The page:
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Kristine Aghalaryan

Expired Children's Oatmeal Sold at Yerevan City Supermarket: Director Pleads Ignorance

It appears that Yerevan City, a supermarket chain owned by Armenian MP Samvel Aleksanyan, is selling expired oatmeal.

Recently, Tatevik Gharibyan bought a box of the Preston oatmeal to feed her four year-old son who had been in hospital with an intestinal ailment. When the mother began to prepare the oatmeal she was taken aback by the foul odour.

Tatevik had checked the expiration date at the store but decided to look again. This time she noticed that the date had been glued to the box on a small strip of paper. Removing the slip, Tatevik saw the actual expiration date stamped below.

The oatmeal had expired over a year ago.

Going on what Tatevik told us, we headed to the Yerevan City store located at the intersection of Tzereteli and Bagratounyats Streets.

We went to the shelves and saw two brands of oatmeal with the glued on dates. We purchased one of each.

The expiration date on the strip read July 15, 2011. Removing the strip we then read the actual expiration date – August 15, 2010.

We notified the director of the children's food section. He came over, selected a box, and removed the strip to expose the past due expiration date below.

He, in turn, called over the store manager. The manager came up with the same result.

News of the expired oatmeal went up the corporate ladder. The store deputy director and director were subsequently informed. Each picked up a box of oatmeal and took the test.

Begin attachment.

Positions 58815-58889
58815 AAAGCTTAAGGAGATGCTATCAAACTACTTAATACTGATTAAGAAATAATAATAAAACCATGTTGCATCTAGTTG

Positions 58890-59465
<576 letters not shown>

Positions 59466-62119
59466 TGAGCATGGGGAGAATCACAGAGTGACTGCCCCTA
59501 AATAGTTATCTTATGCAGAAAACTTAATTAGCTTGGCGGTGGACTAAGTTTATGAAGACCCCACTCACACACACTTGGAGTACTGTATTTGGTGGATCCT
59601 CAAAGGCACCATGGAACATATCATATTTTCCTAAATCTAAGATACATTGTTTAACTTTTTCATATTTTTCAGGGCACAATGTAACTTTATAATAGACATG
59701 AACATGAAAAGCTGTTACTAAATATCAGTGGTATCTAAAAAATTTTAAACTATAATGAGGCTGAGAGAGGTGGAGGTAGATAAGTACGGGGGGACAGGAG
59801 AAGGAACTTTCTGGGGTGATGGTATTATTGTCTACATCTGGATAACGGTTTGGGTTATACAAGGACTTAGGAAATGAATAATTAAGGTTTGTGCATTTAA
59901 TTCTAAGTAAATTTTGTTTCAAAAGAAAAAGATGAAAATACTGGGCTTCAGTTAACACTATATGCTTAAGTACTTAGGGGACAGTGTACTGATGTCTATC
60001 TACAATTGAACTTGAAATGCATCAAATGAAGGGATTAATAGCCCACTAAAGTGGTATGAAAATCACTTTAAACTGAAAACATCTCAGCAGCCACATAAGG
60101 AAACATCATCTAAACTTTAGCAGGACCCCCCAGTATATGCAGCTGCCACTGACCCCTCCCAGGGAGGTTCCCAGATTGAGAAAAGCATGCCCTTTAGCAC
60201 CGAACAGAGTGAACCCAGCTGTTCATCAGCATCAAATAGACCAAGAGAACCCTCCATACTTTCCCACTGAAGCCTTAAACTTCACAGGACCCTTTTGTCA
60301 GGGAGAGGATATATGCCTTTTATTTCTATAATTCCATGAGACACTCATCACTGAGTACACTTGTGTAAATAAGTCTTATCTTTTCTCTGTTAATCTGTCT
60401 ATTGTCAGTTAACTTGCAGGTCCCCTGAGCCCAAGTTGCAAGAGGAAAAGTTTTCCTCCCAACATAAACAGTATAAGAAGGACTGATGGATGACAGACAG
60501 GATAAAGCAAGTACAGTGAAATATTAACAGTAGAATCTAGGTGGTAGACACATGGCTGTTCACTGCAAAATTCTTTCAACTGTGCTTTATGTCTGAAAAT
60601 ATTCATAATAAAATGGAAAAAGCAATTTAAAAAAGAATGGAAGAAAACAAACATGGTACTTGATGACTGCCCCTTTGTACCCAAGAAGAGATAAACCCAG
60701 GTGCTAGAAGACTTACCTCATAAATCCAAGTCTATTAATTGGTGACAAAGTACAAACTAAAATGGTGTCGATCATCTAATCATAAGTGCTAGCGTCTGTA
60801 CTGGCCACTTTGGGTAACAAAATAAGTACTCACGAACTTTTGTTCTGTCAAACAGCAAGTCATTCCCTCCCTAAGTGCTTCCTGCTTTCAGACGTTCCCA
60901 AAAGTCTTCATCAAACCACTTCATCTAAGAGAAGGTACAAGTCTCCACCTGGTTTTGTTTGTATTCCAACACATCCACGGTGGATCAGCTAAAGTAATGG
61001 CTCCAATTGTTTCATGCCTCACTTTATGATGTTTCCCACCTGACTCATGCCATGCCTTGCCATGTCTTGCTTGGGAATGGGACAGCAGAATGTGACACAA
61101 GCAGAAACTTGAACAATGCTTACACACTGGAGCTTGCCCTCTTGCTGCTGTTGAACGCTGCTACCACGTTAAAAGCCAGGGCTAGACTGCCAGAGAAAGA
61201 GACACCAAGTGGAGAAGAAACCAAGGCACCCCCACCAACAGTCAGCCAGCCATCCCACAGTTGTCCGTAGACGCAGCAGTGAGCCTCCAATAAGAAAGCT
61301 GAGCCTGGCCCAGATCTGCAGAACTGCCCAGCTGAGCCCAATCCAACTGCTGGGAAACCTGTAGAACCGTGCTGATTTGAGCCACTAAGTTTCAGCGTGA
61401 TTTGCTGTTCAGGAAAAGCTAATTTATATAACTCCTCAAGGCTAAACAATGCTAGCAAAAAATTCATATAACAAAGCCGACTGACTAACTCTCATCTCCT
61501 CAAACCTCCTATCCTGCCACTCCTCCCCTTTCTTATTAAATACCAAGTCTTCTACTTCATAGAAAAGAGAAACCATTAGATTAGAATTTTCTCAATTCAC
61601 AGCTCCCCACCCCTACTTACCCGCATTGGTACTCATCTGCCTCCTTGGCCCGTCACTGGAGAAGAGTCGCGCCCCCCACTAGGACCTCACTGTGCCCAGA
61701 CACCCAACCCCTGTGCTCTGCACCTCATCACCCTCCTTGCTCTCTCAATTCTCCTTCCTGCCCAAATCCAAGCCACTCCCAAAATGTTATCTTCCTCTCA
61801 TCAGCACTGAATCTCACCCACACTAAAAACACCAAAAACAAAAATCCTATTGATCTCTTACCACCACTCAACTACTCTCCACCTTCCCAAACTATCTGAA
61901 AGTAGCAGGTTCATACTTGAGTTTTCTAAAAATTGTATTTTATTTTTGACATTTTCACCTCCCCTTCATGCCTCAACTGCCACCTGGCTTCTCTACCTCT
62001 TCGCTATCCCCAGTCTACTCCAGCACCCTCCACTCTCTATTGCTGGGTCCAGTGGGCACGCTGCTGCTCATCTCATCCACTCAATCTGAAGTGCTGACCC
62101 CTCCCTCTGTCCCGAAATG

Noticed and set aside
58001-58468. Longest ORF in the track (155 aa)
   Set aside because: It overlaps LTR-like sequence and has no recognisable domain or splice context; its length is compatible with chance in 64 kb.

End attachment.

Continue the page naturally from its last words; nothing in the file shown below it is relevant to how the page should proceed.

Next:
We even asked them to take the "smell test". They too noticed the difference.

Deputy Director Artak Gabrielyan refused to admit that the store was responsible, arguing that they were merely selling what they received from their supplier.

He refused to admit who their supplier of the oatmeal is. But Gabrielyan did say that he'd be getting in touch with the supplier and that we could question him directly.

When we asked Yerevan City Director Vahe Movsisyan if the staff doesn't inspect the merchandise received, he answered that they did.

We cooled our heels for around 40 minutes, waiting for the supplier. He never showed.

One hour later, we got a call from Vahram Kirakosyan, director of the Yerevan City supermarket chain, telling us that the supplier had arrived at store on Tigran Mets Street and that we should meet him there.

We should inform our readers that Vahram Kirakosyan tried his best to dissuade us from writing this article.

In return for not publishing the article, Kirakosyan said that Yerevan City would pay off all of Hetq's outstanding debts.

We told him that the article would go forward and again demanded to see the supplier. Kirakosyan finally called him over – Ashot Stepanyan.

Stepanyan told us that he had purchased the Preston oatmeal from a store in Moscow, ostensibly to feed his own kids.

He then said that the kids turned their noses at the oatmeal. Left holding the bag, Stepanyan turned around and sold the oatmeal to Yerevan City for 90 AMD per box.

Flabbergasted, we asked Kirakosyan if Yerevan City is in the habit of purchasing food stuffs from strangers off the street for resale.

Kirakosyan, in a vain attempt to extricate the store from this mess, said that Stepanyan had presented them with a "certificate".

We asked to see the certificate.

Stepanyan answered that it wasn't at the store but in his house.

We suggested that we go to the house and take a look.

It seemed we had crossed an invisible line with Kirakosyan.

He lost his cool and started to walk away.

"Go write whatever you want. You'll see what happens later."